Private Water Bodies

Seek immediate medical attention

KDHE DOES NOT SAMPLE PRIVATE WATER BODIES

As defined in the KDHE Agency Response Plan:

"a private water body is any freshwater reservoir or pond that is both located on and completely bordered by land under common private ownership, or is not accessible to the general public (i.e., access by the general public is controlled or restricted in some manner."

Farm pond

If you are the owner of a private water body as defined above, and you are concerned that there may be a HAB present, then there is a simple test you can perform. It is called the "Jar Test." If you suspect or confirm that you have blue-green algae in your pond, and you have had livestock or pets exhibit HAB poisoning, then call your veterinarian immediately.

To perform the "Jar Test", download the information and follow the directions as written in the material. The Jar Test will only tell you if you have blue-green algae in the water body in question. It will not tell you what kind it is or if toxins are present. But it is a good indicator as to whether blue-green algae are present and if precautions should be taken to prevent poisoning from occurring if the water body is being used for livestock watering or recreational activities.

Initial Sample
Initial Smaple Title
Positive Sample
Positive Smaple Title
Negative Sample
Negative Smaple Title

 

The resource for animal diagnostic information is the Kansas State Veterinary Diagnostic Laboratory. Water samples for blue-green algae identification can be submitted there to help confirm animal illnesses or deaths are due to a HAB. When collecting a water sample, the laboratory recommends using gloves to prevent skin contact. Collect about 20 fluid ounces (500 ml) in a clean, leak-proof container, and include any visible scum. Keep the sample refrigerated (not frozen). Samples should be shipped to the laboratory in an insulated box with a cold pack. For more information, please contact KSVDL Client Care at 866-512-5650.

Kansas State

 

What Can I do about Harmful Algal Blooms in my Pond?


Excessive nutrients entering your private pond can encourage blue-green algal blooms. Runoff that includes lawn fertilizers and livestock waste are two main sources of nitrogen and phosphorous that algae use to reproduce rapidly thus causing a "bloom." You could treat your pond with chemicals as a reactive measure to improve the look of your pond but this may cause more harm in the future. The toxins released from blue-green algae dying will remain within the water column even if the pond looks better.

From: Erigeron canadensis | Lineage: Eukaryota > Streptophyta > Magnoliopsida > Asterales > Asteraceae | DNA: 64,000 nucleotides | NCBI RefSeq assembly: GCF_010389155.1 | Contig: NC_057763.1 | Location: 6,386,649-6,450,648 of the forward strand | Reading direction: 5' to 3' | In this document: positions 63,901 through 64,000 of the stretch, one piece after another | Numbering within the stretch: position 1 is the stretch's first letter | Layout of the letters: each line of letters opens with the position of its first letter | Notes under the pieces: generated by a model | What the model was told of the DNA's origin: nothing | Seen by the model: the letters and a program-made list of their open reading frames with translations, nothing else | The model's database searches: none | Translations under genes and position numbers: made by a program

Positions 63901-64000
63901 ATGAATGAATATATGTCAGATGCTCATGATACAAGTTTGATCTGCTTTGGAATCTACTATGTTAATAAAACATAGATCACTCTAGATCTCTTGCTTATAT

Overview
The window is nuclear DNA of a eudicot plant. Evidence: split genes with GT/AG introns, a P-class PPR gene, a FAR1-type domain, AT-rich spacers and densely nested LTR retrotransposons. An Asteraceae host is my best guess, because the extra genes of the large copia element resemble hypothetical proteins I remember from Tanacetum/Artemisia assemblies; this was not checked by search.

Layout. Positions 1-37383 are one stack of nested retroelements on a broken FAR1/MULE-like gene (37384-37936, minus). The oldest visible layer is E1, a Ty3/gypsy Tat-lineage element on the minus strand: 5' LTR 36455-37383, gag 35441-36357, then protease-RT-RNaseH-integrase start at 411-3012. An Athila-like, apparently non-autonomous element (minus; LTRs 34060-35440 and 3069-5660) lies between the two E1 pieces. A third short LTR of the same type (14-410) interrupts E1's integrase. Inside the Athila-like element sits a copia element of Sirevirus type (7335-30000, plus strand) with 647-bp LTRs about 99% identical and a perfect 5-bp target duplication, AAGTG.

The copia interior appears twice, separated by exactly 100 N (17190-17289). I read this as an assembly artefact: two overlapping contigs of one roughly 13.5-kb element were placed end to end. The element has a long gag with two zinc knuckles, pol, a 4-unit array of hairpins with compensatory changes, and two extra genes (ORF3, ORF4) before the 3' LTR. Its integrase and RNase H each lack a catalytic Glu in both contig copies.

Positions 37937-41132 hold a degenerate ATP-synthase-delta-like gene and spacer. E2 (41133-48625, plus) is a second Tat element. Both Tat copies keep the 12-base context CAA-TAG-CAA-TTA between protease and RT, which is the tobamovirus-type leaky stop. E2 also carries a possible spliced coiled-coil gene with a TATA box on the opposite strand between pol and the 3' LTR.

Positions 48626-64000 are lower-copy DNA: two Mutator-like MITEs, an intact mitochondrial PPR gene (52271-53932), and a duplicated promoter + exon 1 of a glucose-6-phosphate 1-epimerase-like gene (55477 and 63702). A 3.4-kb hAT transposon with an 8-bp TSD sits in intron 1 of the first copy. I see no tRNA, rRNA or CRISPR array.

There are several proactive measures that may help uptake excessive nutrients in the pond. One measure is to increase the macrophyte diversity in the pond. Some of the more common submerged plants are coontail, pottamogeton, water naiad, lotus and water lilies. Cattails are another option although they can grow rapidly and may soon cover the shoreline necessitating frequent maintenance. Other perennial plants such as marsh (swamp) milkweed, blue-flag iris, pickerelweed, swamp hibiscus, Justicia americana (water-willow) and Sagittaria are good alternatives for shoreline plantings that would increase the uptake of nutrients in the water and provide a buffer to help reduce runoff from entering the pond after heavy rains.

 


 

There are plants that are not appropriate for water bodies. Water hyacinths, although nice to look at, will soon completely cover a pond or lake and are not recommended for this reason. Hydrilla and Eurasian milfoil are highly invasive plants which are illegal within the State of Kansas. Curly pondweed can also become highly invasive and can require a considerable amount of maintenance to control growth.

 



 

If the primary purpose of the pond is to enjoy the beauty of a water feature rather than for livestock watering, a floating garden may be an option. Floating gardens, wetland, or islands (the names are all interchangeable), are planted floating platforms that have roots dangling into the water column. These roots uptake the excess nutrients, allowing the plants above the surface to grow and use the nutrients that otherwise the algae would use. You may even grow some hydroponic vegetables on the islands by securing them alongside a dock or structure with enough depth to allow the island to float. Along with the uptake of nutrients that these floating gardens provide, the roots serve as habitat for many beneficial organisms that also improve water quality. There are several websites that provide information about floating gardens and companies that specialize in their construction or how to construct one yourself. For more information about floating gardens or wetlands, see KDHE's presentation " Floating Wetlands – Old and New."

Swamp Hibiscus
Swamp Hibiscus

Sagittaria
Sagittaria

Pottamogeton crispus
Pottamogeton crispus
(Curly pondweed)

Floating Garden

Floating Wetland

Listed below are websites with information on appropriate plants that help control excessive nutrients within a pond thus perhaps preventing or reducing blooms over time.

http://www.kdwpt.state.ks.us/news/Fishing/Special-Fishing-Programs-for-You/Pond-Management-Program/Producing-Fish-and-Wildlife-in-Kansas-Ponds/Pond-Problems/Aquatic-Vegetation |

http://pods.dasnr.okstate.edu/docushare/dsweb/Get/Document-7841/NREM-9210web.pdf